http://www.allbusiness.com/glossaries/tick/4942617-1.html

 

My pracitical interest is in the difference in quote feed charts. There can be major differences in the bars, or highs or lows. Is it junk data, way out fills and spikes, or different parameters for what makes a valid tick? Even backfill historical data can look different then when it was first given live. Even for drawing fibonacci retracements, I need to know where a good top and bottom are. Anyhow glad for the discussion, ideas, and hope others join.

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EJ-> You're wrong, a tick has nothing to do with price change. I think the authors of your references have misunderstood the definition of a tick.

A tick is a trade/ transaction, and a price move could be/ is called uptick or downtick.

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Hi

 

I use tickcharts with volume, the volume is exactly the same as with timebased intervals, atleast in MultiCharts.

 

As you probably allready know.. A tick is a trade with some volume, so 15tick would accumulate 15 trades volume.

 

-------------------------------------------------------------------------

 

I agree that I am repeating possibly erronous sources. I do want to make sure I understand what you two are saying. So a tick is a trade with volume. How much? Is one stock share traded a tick? Or if I get filled an order of 100 shares is that a tick? I ask because all bars would have the same volume if 1 share is one tick.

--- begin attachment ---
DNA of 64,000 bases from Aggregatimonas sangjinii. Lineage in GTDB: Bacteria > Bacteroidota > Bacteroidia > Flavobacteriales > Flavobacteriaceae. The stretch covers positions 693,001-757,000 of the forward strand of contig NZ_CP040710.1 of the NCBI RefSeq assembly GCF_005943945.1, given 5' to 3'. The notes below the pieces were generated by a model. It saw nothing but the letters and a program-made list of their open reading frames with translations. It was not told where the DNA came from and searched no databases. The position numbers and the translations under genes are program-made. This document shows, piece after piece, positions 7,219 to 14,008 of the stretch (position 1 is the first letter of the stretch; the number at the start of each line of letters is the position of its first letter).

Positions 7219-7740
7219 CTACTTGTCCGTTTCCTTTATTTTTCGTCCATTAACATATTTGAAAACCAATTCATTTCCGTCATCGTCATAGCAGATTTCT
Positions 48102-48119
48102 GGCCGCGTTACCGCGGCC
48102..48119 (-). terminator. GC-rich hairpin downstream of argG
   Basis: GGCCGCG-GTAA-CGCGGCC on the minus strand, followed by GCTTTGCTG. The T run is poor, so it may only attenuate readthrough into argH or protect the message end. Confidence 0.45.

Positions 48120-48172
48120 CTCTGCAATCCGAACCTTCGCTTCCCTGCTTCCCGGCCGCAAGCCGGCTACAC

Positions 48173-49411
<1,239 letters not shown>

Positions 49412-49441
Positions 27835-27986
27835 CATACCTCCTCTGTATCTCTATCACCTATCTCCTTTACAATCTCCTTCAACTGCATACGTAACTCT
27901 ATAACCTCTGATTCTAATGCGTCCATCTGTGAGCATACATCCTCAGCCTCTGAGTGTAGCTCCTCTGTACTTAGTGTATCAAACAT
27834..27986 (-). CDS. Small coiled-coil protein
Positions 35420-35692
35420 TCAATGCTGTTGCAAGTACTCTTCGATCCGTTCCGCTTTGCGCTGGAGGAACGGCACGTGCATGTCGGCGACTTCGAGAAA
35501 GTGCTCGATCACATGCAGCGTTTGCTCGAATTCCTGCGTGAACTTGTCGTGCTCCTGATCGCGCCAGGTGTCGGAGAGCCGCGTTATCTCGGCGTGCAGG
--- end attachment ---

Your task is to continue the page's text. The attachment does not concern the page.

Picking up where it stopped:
I still can not see how a tick chart can have exact volume measurements as a time chart in light trading. Lets say there are 50 trades made the first minute, then only 3 for 3 minutes. There will be one tick bar, volume 50, and 4 time bars with different volume: not the same.

I am happy to learn, I just want to come away with something that makes sense and was worth the the time of all involved. And the guidance is appreciated.:)

ps- I want to sort this out, as I want to understand what exchanges use as spike filters. Does a tick need a certian amount of volume to be valid; if it is a way out tick?

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Hi Eric

 

I tick can consists of endless volume so to speak :) Please take a look a the attached screenshot, here you can see Date, Time, Price and Volume which are the attributes for a tick. A tick only displays the buy/ sell -order, not the fillers ;)